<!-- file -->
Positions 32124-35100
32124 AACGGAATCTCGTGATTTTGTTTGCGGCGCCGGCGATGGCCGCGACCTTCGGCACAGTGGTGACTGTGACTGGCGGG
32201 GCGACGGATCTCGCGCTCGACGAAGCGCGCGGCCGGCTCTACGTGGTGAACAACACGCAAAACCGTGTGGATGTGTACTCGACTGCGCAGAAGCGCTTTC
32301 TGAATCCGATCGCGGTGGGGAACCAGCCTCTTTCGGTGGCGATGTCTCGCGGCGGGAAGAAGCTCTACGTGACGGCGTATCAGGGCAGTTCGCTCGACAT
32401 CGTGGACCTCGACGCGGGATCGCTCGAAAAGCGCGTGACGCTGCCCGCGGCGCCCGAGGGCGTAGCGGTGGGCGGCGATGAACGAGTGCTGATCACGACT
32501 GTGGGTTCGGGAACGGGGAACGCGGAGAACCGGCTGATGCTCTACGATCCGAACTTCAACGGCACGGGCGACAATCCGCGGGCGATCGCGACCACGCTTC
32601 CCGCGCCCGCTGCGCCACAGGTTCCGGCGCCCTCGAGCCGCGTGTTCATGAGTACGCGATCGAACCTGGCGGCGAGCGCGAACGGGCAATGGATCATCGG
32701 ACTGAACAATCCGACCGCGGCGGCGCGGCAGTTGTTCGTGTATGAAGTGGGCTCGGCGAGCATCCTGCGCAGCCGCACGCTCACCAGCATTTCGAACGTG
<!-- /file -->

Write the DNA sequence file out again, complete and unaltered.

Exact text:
Positions 32124-35100
32124 AACGGAATCTCGTGATTTTGTTTGCGGCGCCGGCGATGGCCGCGACCTTCGGCACAGTGGTGACTGTGACTGGCGGG
32201 GCGACGGATCTCGCGCTCGACGAAGCGCGCGGCCGGCTCTACGTGGTGAACAACACGCAAAACCGTGTGGATGTGTACTCGACTGCGCAGAAGCGCTTTC
32301 TGAATCCGATCGCGGTGGGGAACCAGCCTCTTTCGGTGGCGATGTCTCGCGGCGGGAAGAAGCTCTACGTGACGGCGTATCAGGGCAGTTCGCTCGACAT
32401 CGTGGACCTCGACGCGGGATCGCTCGAAAAGCGCGTGACGCTGCCCGCGGCGCCCGAGGGCGTAGCGGTGGGCGGCGATGAACGAGTGCTGATCACGACT
32501 GTGGGTTCGGGAACGGGGAACGCGGAGAACCGGCTGATGCTCTACGATCCGAACTTCAACGGCACGGGCGACAATCCGCGGGCGATCGCGACCACGCTTC
32601 CCGCGCCCGCTGCGCCACAGGTTCCGGCGCCCTCGAGCCGCGTGTTCATGAGTACGCGATCGAACCTGGCGGCGAGCGCGAACGGGCAATGGATCATCGG
32701 ACTGAACAATCCGACCGCGGCGGCGCGGCAGTTGTTCGTGTATGAAGTGGGCTCGGCGAGCATCCTGCGCAGCCGCACGCTCACCAGCATTTCGAACGTG